As your carabiner and climbing harness are the items that help to keep you connected to the rock, it is absolutely crucial to evaluate these pieces of outdoor gear and clean them on a regular basis. If you are in any doubt as to the safety of your carabiner or harness, it’s best to replace it immediately.
Caring For Your Harness
Harnesses that are well worn are not automatically dangerous, but excessive discolouration and fraying of the webbing usually means that it needs to be retired. Some harnesses come with orange markings that indicate when the climber needs to replace it. As with most outdoor gear, the structural materials of all harnesses will degrade as time goes by and so, to ensure that you’re safe during your climbs, always replace harnesses that are more than seven years old, even if they have not been used very often. Those who climb on a weekly or even a daily basis, such as mountain guides, should replace this piece of equipment after a year and all climbers should replace their harnesses after a major impact or fall.
When your harness becomes dirty, a simple rinse under tap water will normally be enough to wipe away surface dirt. However, if you find that this does not remove all of the dirt particles, then you may want to wash the harness in a tub of warm water and use a cap full of mild soap. Allow the harness to air-dry, away from strong sunlight. Harnesses should always be transported in the special bag that they are sold in and kept away from corrosive substances such as bleach, petrol and solvents, as well as sharp objects. Store the harness in a dark, dry place away from any potential contaminants and if it becomes damp, make sure to dry it before placing it in a dry cupboard.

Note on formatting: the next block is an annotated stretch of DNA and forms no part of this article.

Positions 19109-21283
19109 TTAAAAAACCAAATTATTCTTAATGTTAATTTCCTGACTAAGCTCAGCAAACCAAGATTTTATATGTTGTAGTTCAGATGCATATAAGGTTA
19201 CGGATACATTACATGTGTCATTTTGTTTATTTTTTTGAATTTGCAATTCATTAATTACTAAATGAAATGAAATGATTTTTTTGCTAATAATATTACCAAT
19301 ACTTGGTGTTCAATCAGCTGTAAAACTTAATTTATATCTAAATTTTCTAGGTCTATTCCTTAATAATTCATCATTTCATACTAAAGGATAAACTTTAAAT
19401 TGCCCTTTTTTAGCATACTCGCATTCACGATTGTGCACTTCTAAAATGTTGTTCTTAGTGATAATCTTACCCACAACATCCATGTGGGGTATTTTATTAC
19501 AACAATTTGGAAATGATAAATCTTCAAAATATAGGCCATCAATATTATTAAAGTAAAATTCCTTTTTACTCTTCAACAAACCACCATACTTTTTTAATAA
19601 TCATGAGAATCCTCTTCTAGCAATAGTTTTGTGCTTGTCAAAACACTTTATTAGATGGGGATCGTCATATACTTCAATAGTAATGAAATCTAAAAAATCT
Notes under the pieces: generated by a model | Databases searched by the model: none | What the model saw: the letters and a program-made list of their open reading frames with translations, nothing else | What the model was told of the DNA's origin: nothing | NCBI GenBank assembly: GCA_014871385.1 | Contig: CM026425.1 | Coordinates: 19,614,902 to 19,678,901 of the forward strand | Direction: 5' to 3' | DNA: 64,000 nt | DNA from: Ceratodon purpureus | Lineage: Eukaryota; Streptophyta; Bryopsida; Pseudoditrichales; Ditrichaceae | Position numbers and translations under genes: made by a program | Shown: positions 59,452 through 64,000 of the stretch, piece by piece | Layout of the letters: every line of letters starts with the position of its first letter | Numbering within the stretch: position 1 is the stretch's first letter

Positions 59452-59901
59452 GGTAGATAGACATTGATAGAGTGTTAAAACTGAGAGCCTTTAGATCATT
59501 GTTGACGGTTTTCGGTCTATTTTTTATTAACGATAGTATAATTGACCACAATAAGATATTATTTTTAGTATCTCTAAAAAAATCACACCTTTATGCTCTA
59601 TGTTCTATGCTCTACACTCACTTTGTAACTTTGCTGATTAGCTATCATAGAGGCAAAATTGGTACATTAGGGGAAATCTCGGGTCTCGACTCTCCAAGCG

Looking After Your Carabiners
Carabiners will play a very important role in any climb; to ensure your own safety, as well as the safety of those you are climbing with, you should inspect and clean them regularly. Check the surfaces of the carabiners for excessive wear, corrosion, sharp edges and cracks; even a tiny little hairline crack can reduce the strength of the carabiner significantly. Make sure that none of the rivets are missing or bent and check that each gate opens and closes easily. All gates should close properly; if the gate doesn’t function as it should, the carabiner must be replaced. Much like with a harness, any carabiner that has been dropped a great distance will need to be retired; remember that a dropped carabiner might be damaged, but appear intact, so if you are in any doubt, do not use it.
Carabiners’ gates can be cleaned by blowing out the dirt and dust from around the hinge area. If you spot a sticky gate, try washing it in soapy warm water, rinse it thorough and allow it to air dry. Carabiners also need to be lubricated; this can be done with any waxed based dry lubricant. Simply wipe it around the hinge section, the locking mechanism and the spring hole. Keeping your outdoor gear in tip top condition will help keep you safe.